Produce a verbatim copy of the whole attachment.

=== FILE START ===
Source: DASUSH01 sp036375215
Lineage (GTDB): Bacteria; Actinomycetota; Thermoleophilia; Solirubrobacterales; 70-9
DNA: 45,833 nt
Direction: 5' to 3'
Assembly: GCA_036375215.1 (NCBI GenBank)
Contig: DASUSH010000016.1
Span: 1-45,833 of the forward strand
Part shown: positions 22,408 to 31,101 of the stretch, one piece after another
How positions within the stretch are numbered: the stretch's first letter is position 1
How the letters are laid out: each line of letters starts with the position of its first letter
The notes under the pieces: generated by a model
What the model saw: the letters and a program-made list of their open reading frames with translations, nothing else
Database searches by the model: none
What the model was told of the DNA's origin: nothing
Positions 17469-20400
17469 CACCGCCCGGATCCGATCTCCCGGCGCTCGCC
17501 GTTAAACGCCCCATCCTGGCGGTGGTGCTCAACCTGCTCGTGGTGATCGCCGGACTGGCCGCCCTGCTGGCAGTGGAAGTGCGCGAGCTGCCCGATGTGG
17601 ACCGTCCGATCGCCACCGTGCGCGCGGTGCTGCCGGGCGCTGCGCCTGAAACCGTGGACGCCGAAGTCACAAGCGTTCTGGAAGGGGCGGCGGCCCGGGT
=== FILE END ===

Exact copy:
Source: DASUSH01 sp036375215
Lineage (GTDB): Bacteria; Actinomycetota; Thermoleophilia; Solirubrobacterales; 70-9
DNA: 45,833 nt
Direction: 5' to 3'
Assembly: GCA_036375215.1 (NCBI GenBank)
Contig: DASUSH010000016.1
Span: 1-45,833 of the forward strand
Part shown: positions 22,408 to 31,101 of the stretch, one piece after another
How positions within the stretch are numbered: the stretch's first letter is position 1
How the letters are laid out: each line of letters starts with the position of its first letter
The notes under the pieces: generated by a model
What the model saw: the letters and a program-made list of their open reading frames with translations, nothing else
Database searches by the model: none
What the model was told of the DNA's origin: nothing
Positions 17469-20400
17469 CACCGCCCGGATCCGATCTCCCGGCGCTCGCC
17501 GTTAAACGCCCCATCCTGGCGGTGGTGCTCAACCTGCTCGTGGTGATCGCCGGACTGGCCGCCCTGCTGGCAGTGGAAGTGCGCGAGCTGCCCGATGTGG
17601 ACCGTCCGATCGCCACCGTGCGCGCGGTGCTGCCGGGCGCTGCGCCTGAAACCGTGGACGCCGAAGTCACAAGCGTTCTGGAAGGGGCGGCGGCCCGGGT